It is also common for family members to feel betrayed because the person they knew and trusted turned out to be someone else. A couple whose son-in-law, Jeff, murdered their daughter still cannot comprehend the level of his deception. “He’s a person who came inside this house. He slept overnight. He sent me flowers. He was the father’s golfing buddy. How could we be so taken in. How could we be so stupid?” The perpetrators’ legal defense often feeds the betrayal because it now appears duplicitous. “Jeff went into the house and staged a break in and decided he would plead not guilty. He didn’t say he didn’t kill her or he did kill her. He just said ‘I didn’t do anything wrong.’ ”
Although homicide survivors generally feel unremitting rage, the anger felt by survivors of domestic fatalities can be differentiated because it is often tied not only to their helplessness but also to their profound sense of betrayal, which is made even stronger because people have a history together and are still related to each other even if they have no contact. A father whose daughter was killed by her husband described the size and unrelenting quality of his fury and his efforts to distance himself from the murderer: “For a long time I thought about him a lot and more than I thought about my daughter. That bothered me. And every time I would try to move my daughter forward, I couldn’t seem to get her by him. I can tell you right now how much I hate him. He is like a bad seed. He is like sin and I hate all those things. It borders on rage at times so you see spots in front of your eyes. We go down to the prison and just look at that damn prison. Can you believe that? The betrayal. We even buried our daughter with her maiden instead of her married name. I just can’t even call her __________ so she’s buried under ___________.”
The trauma from domestic homicide is enduring and causes long-range changes in the way people function. Moreover, recovery has a chronic quality because of the ongoing stressors and conflicting responses following the murder. Some adult survivors increase their alcohol consumption to deal with aftermath. Others keep themselves exceptionally busy. Others succumb to a life-long depression. A man who lost his sister said, “I think the day my Mom heals is probably going to be the day she dies. I don’t think she’ll ever get over it.”
Seeking Help and Available Services
For the children who remain, many of them are left to manage on their own. In the short run, they need help navigating the various agencies they have to deal with. Children interviewed by police may worry that they will be accused of being responsible for the death. Autopsies may be confusing because the child perceives additional violence is being done to the victim. In the long run, they will need help throughout their development because as they grow older and their vocabulary increases, they may have new memories and begin to understand things differently which can add to their stress. The majority of children affected by domestic homicide are under 10 years of age. Studies indicate that many of them never receive therapy, delay getting help, or see a professional only once. Indeed, children may even resist counseling because it feels to them like forced self revelation. Goals of treatment for these children include relief of suffering and resolution of trauma symptoms, clarification of cognitive or emotional distortions about the homicide, provision of a supportive environment in which the child may continue to work through the experience is needed in the future, and minimization of future problems as a result of the trauma. The behavior of adult survivors who were children when the murder happened, also gives some indication of what they needed as children. Specifically adults survivors try to make meaning of their lives by discovering as much as possible about the homicide, assigning a reason for what the perpetrator did, relying on religious prescription for understanding, or finding some way to make peace with the perpetrator.
Studies indicate that the presence of a strong figure in the lives of these children helps bolster them through the turmoil. Other protective factors include effective coping skills, bonding with trusted adults, a safe place to go outside the home, and education regarding interpersonal relationships including healthy and unhealthy behaviors and their consequences, achievements including success at school, and good relationships between siblings.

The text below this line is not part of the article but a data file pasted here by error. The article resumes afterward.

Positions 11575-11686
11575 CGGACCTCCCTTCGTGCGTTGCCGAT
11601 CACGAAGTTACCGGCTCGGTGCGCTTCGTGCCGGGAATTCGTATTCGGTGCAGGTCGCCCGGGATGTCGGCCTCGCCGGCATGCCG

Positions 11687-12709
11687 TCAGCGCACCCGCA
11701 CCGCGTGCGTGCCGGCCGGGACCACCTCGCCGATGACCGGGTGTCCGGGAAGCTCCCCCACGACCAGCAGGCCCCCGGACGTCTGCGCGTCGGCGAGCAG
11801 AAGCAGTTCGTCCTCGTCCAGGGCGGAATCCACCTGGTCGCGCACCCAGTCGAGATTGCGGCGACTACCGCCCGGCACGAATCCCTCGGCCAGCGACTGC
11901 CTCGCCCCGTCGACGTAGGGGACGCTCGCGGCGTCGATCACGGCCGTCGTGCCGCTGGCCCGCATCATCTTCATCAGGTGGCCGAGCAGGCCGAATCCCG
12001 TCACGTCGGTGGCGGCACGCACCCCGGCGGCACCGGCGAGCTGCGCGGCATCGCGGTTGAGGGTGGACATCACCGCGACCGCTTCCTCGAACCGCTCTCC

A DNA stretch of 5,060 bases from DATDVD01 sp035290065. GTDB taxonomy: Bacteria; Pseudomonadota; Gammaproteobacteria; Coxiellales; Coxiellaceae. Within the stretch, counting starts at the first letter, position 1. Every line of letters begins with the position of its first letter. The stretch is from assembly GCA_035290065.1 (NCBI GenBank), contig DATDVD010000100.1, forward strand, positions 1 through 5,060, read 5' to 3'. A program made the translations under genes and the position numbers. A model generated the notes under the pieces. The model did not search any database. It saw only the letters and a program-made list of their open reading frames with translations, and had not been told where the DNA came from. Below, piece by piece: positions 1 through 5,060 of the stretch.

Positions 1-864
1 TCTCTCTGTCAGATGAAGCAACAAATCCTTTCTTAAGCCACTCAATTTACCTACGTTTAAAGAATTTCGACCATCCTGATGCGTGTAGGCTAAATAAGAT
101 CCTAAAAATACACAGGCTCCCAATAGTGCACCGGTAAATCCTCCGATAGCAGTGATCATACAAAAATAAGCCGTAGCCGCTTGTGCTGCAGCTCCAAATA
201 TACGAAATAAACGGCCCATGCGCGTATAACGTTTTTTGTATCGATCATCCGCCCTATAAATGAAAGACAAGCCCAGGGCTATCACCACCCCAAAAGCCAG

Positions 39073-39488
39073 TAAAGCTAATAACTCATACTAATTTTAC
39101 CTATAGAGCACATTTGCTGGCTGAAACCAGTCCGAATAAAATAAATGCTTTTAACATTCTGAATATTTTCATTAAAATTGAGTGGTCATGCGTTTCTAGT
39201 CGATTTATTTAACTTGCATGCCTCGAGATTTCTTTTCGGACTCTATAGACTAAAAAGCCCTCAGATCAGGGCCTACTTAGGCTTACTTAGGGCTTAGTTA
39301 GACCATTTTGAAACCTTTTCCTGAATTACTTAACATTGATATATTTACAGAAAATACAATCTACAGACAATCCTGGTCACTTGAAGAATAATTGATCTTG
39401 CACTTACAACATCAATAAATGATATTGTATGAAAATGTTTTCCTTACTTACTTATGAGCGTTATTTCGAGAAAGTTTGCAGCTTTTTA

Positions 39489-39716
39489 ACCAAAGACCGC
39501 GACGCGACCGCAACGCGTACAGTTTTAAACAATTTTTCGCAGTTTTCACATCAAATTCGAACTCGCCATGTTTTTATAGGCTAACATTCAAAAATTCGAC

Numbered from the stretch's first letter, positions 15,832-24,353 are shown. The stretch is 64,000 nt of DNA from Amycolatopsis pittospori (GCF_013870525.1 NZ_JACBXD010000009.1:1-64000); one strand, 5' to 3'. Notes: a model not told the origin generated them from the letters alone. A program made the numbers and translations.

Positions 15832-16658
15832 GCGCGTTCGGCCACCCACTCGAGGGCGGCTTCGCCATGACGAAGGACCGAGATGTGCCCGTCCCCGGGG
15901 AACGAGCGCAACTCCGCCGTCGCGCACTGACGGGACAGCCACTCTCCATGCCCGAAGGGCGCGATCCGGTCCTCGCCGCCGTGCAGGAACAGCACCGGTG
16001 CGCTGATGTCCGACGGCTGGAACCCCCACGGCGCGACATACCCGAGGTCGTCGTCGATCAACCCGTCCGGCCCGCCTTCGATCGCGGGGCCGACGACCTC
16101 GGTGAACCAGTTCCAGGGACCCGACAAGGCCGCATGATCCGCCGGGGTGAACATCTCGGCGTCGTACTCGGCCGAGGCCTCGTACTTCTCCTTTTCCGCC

Adult survivors follow an unusual pattern in obtaining services. A study of help-seeking behavior found that they used services in the initial eight-weeks following the homicide more than adult survivors of non familial homicides. However, their outreach decreased in the subsequent eight weeks. It is possible that their conflicted feelings toward the relationships with the perpetrators and their guilt and shame may result in self isolation, keeping issues in the family, or the avoidance of experiences that can trigger painful and ambivalent emotions. Services for families of the perpetrators may also be limited. Although they too grieve the loss of children in a murder suicide as well as the loss of their son, victim service agencies may not contact them because they are already providing services to members of the mother’s family. It is likely, therefore, that both children and adults need special services because of their unique survivor issues. For example, families may need help determining whether children should have or not have contact with the perpetrator.
Few services exist, however, and survivors often report that the therapist has little understanding of their problems. An observer made the following remarks about survivors: “[They] were obliged to find their own ways to heal, because their suffering was so deep and intense that existing services lacked the experience or capacity to deliver what was needed. The survivors’ families came and went in a haze, and were in no doubt affected by their own grief and the lack of services. Overall, I was left with the feeling that the survivors’ families were all, in some ways, isolated by their own trauma, and the inability of others to meet their needs.”
The vast majority of states have domestic violence fatality review teams (DVFRT) that review the facts and circumstances of all fatal family violence incidents that occur within a designated geographic area. The purpose of these agencies is to utilize a multi-agency and confidential process to identify gaps in the system that can lead to more effective prevention policy and coordinated strategies. Although these teams have been in existence since the mid 1990’s, almost no information has been gathered on either the children or adult survivors. Past and current studies continue to show that family members are in need of considerable help in the aftermath of the homicide. DVFRTs provide avenues for both the gathering of information about survivor’s needs and the recommendation of services.
If DVFRTs could expand their focus of inquiry, survivors of intrafamilial homicide might be given advocates who could speak on their behalf and support them through the tragedy.Marilyn Peterson Armour, Ph.D., MSW University of Texas at Austin
1925 San Jacinto Blvd
Austin, TX 78712 email@example.com